The other woman, popularly known as a side chic is a woman who is having an affair with a married man. Often times she is aware that the man is married, and sometimes she is ok being the other hidden woman. At other times, she is not ok being hidden, and as she gradually climbs up the ladder of the affair, she gains the courage, and boldness which makes her become a dangerous known or unknown competitor to the wife of the man she is having an affair with. Continue reading The other woman a.k.a side chic
Sometime ago, when I was still in School, I was with two male students and we got talking about our future plans (career wise) after School,
As I began to reel out my plans, one of the guys said, “Why are you bothering yourself? After all, you are going to end up in the kitchen!
As I attempted to respond to his condescending words, the other male student cuts in ;
“Anyone who wants to marry Bukola should know the type of woman she is, he has to be able to appreciate her career alongside her, therefore, she cannot be that type of woman you have just described”.
I was relieved ‘cos if I was the one who had responded, I wouldn’t have retorted with those light words.
But isn’t this the reality about the society we live in? A society full with gender roles. A woman belongs to the kitchen let her be a Professor or even the first lady.
We live in a world of gender stereotypes. These are judgments, made on the basis of a person’s gender, about who that person is, what they do, what they are capable of, and what they should or should not do, and we are all impacted by them.
They are generalized messages and images about women and men and their differences, disguised as “truths”, despite being based on limited knowledge and chauvinism.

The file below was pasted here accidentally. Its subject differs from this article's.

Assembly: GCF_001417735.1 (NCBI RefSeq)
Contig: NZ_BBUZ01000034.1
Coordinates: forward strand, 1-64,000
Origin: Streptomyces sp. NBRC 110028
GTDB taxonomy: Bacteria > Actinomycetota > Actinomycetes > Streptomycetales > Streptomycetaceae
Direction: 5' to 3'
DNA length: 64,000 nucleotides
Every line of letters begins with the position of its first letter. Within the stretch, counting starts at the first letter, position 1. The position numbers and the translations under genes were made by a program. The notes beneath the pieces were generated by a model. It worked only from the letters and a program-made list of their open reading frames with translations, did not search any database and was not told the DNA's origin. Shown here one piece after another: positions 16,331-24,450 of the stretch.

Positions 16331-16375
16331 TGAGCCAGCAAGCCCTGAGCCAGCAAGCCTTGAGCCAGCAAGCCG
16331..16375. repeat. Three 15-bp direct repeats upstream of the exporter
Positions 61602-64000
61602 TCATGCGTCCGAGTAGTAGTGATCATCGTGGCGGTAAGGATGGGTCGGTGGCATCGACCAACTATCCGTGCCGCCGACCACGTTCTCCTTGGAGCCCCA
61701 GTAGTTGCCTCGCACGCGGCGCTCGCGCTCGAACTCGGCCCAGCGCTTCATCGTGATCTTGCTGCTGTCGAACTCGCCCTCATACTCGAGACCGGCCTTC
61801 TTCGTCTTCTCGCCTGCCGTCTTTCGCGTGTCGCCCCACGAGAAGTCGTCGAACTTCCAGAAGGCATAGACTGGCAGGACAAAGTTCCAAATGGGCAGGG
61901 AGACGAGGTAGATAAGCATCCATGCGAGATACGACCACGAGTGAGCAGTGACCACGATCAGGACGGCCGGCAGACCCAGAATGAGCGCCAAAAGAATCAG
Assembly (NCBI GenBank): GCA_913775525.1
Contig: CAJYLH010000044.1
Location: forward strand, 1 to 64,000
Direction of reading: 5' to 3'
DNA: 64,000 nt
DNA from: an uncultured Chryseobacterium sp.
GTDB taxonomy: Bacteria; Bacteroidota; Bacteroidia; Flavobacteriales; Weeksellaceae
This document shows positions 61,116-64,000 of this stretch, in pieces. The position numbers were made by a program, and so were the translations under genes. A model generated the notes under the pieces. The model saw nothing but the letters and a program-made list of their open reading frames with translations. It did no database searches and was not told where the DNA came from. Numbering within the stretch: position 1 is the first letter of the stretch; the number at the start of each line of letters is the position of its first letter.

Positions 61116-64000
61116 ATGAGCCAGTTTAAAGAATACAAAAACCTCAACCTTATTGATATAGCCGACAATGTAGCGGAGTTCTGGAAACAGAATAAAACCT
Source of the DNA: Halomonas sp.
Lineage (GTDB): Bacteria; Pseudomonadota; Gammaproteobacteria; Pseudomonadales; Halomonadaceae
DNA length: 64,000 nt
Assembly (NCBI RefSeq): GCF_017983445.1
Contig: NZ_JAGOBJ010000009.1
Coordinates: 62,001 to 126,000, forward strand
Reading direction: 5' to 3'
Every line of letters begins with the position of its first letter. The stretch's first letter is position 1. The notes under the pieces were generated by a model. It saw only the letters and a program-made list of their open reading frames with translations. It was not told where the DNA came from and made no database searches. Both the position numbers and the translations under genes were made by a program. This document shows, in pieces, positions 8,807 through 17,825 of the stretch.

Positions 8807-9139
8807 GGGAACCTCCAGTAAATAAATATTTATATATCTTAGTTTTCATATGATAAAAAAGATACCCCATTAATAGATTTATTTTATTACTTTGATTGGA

Some of the stereotypes –
Women are nurturing, caring, compassionate and emotional but “Men are emotionally reserved and rational thinkers”; “Men are violent”;
“Women are honest; men are corrupt”;
“Women should be mothers and stay at home; Men should go out and earn a wage for their family”;
“Fathers are incapable of caring effectively for their children”;
“Men are leaders; women make weak leaders.
Lies! Lies! Lies!
We must have heard people say some or all of these stereotypes. Were they not communicated by our parents or teachers; friends, our boss or religious leader; through magazines or Nollywood films?
Gender stereotypes are deeply embedded in our cultures and societies but we can play an active role in exposing and challenging gender stereotypes, to enhance equality for you and for others.
Mass media, such as advertising, news industries and entertainment, usually portrays men and women with stereotypes, in which In the media, women and girls are placed in disadvantaged situations, for example passive and submissive roles. While men and boys are depicted to be more concerned with their occupations and are more likely to be successful.
The news media tends to create and reinforce rather than challenge gender stereotypes in its news stories.
As a consequence, traditional gender roles and power relations have been deeply internalized in people’s sub-consciousness through the mass media which limit the development of both human personalities and social equality.
Another aspect of the role the media plays in gender stereotyping is children behave and think as the expectation of their society and culture, not the way they prefer. Hence, parents play a significant role in the establishment of Children’s gender consciousness.
Why do we need to condemn gender stereotypes?
The gender stereotypes we face are harmful. They are not just words and images – they have very real impacts. Gender stereotypes reinforce a rigid sense of difference between women and men, and create divides and inequalities.
Stereotypes stop us from giving value to the nuances and complexities of people’s real lives, identities and choices, and are commonly used to justify different and often discriminatory treatment.
As soon as the sex of a baby is known, parents and others consciously and unconsciously start to teach the child how to behave according to gender expectations.